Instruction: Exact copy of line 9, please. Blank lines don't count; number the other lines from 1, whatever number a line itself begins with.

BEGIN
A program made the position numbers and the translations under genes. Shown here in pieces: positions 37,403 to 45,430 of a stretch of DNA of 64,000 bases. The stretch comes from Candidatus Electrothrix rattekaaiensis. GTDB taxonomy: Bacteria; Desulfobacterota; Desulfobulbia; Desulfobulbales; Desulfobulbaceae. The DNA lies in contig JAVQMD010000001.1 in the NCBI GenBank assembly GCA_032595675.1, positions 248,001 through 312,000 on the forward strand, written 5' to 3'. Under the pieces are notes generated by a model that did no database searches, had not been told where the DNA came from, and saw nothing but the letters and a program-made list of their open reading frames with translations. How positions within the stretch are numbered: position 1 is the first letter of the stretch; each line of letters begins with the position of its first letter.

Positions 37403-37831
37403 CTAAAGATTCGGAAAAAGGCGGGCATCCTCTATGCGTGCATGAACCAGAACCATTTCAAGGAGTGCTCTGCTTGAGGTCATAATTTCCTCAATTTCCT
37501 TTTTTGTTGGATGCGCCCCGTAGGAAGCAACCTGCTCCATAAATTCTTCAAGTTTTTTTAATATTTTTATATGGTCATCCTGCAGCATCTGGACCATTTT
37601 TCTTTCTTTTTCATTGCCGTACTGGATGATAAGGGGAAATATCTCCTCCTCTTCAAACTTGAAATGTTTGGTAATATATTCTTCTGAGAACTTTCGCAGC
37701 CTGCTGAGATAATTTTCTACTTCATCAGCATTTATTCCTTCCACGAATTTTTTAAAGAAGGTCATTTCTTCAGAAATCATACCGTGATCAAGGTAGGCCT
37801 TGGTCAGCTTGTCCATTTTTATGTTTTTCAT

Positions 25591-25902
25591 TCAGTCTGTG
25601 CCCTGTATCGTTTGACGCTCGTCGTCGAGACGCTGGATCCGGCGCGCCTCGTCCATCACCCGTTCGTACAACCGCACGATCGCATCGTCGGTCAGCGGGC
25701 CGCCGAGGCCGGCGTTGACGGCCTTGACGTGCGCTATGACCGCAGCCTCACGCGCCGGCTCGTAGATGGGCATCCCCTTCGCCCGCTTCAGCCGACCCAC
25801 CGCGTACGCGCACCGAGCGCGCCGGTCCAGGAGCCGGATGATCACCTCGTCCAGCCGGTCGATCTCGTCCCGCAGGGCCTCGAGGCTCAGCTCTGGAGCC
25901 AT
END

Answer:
25591 TCAGTCTGTG